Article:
BY OGOVA ONDEGO. NAIROBI, KENYA (CINEMA MINIMA) — Crystal Ndungwa Ndolo, Elaine Nesbitt and Adede Hawi Nyodero were barely six, eight and nine years old, respectively, when they each made their first film during the annual Lola Kenya Children’s Screen film production workshop. Though this would have looked like child’s play, their work was taken seriously and is now contesting for top awards around the world.

Samora Michelle Oundo, Nyodero and Crystal Ndolo are among 7 children (out of 17) aged 7-14 years who are representing Kenya at the 5th Africa Movie Academy Awards in Nigeria (March 31-April 6, 2009) where their films are competing for top prizes alongside those of professional adult filmmakers.

The other children in the Kenyan delegation to Yenagoa, the capital of the oil-rich Bayelsa State, include Charmaine Nyambura Ndolo, Charlene Ndinda Ndolo, Norrick Joseph Kangethe, and Joseph Kang’ethe Mwangi.

LITTLE KNOWLEDGE IS DANGEROUS, a film on clever-by-half antics by Nyodero, Oundo and Karama Kilibwa Ogova (2007); MANANI OGRES on the importance of being vigilant by Joseph Hongo, Marcus Joseph, Norrick Joseph and Samuel Musembi(2007); and CHEPRONO on thinking before leaping by Joseph Miriri, Charlene Ndolo, Bree Tonga Manuel, Charmaine Ndolo, Mina Ogova, Triston Kayonga, Othman Bakar, Crystal Ndolo, Steven Miriri and Celestine Mwashagha (2008) are competing for the Best Animation Prize against films from Burkina Faso.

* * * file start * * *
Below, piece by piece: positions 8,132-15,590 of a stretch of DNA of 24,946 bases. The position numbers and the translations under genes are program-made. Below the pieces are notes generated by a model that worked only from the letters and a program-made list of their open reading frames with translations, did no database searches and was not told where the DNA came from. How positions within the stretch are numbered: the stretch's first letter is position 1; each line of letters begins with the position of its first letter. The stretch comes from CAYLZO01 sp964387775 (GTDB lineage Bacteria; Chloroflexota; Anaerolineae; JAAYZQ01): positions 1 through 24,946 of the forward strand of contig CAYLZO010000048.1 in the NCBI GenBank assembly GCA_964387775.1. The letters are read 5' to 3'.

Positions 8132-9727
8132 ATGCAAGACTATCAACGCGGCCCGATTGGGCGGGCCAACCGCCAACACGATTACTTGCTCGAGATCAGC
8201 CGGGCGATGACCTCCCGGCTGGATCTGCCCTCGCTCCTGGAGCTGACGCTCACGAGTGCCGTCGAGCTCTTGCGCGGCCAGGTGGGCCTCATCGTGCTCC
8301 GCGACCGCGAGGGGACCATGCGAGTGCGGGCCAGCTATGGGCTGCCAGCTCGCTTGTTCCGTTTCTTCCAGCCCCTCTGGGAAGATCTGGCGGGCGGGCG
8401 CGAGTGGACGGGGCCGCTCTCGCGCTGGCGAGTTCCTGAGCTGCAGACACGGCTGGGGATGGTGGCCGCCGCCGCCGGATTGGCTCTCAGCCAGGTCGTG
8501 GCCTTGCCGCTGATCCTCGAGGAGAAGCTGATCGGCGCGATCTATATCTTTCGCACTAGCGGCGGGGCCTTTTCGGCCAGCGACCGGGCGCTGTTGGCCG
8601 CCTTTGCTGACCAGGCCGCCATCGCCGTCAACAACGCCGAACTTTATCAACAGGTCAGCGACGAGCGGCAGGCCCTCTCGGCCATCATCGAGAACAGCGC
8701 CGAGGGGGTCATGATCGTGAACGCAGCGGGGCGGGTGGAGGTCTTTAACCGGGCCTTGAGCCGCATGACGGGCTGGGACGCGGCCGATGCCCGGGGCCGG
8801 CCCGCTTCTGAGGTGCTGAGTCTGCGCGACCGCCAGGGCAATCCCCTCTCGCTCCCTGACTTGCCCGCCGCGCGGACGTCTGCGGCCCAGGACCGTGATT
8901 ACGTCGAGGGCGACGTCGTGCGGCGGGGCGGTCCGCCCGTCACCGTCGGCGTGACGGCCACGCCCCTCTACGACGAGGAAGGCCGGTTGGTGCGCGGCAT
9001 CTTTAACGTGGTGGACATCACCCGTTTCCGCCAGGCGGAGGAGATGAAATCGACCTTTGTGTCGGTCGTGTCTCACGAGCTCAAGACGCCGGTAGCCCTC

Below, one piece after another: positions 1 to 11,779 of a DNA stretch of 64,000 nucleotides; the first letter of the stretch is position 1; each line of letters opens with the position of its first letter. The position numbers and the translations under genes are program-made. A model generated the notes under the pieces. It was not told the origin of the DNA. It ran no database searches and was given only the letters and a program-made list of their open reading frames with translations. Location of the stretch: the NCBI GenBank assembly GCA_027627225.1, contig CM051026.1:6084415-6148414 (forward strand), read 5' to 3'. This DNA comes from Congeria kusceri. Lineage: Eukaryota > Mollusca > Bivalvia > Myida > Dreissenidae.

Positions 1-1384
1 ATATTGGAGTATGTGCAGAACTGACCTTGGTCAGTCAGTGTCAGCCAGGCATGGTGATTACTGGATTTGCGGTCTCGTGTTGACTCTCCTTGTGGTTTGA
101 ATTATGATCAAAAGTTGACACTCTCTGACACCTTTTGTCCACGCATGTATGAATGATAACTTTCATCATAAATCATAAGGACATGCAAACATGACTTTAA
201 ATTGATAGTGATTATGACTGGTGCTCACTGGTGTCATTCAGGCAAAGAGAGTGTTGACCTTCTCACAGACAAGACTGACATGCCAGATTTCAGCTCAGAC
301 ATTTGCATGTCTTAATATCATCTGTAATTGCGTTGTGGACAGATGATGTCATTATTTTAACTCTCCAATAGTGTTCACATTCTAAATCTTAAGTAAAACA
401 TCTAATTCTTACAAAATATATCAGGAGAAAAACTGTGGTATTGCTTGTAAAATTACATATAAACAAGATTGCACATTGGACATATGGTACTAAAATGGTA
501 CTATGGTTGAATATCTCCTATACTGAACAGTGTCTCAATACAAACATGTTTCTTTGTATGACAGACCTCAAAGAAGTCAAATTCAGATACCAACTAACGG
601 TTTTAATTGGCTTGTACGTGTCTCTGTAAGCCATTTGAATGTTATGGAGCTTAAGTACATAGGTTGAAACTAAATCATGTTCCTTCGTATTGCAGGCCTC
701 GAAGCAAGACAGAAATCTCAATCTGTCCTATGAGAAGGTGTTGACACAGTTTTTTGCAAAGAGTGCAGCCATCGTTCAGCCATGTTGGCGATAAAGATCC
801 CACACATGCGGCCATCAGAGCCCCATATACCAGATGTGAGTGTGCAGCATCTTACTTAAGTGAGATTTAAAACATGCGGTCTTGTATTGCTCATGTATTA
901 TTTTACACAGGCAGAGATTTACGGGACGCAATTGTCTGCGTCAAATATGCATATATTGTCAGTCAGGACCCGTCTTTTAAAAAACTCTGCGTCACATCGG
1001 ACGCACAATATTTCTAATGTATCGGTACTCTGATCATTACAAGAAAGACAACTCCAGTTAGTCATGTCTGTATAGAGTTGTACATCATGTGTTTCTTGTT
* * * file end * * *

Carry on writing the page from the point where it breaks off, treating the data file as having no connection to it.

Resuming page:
Although all the 17 Lola Kenya Children’s Screen filmmakers were invited to Nigeria, only seven can make it to the event as the majority are in school outside Nairobi or do not have national passports. The delegation, consisting of 20, leaves Nairobi for Lagos on March 31 for the AMAA ceremony that takes place on April 4, 2009. While in Nigeria, the delegation will participate in a weeklong cultural programme that will culminate in the awards ceremony.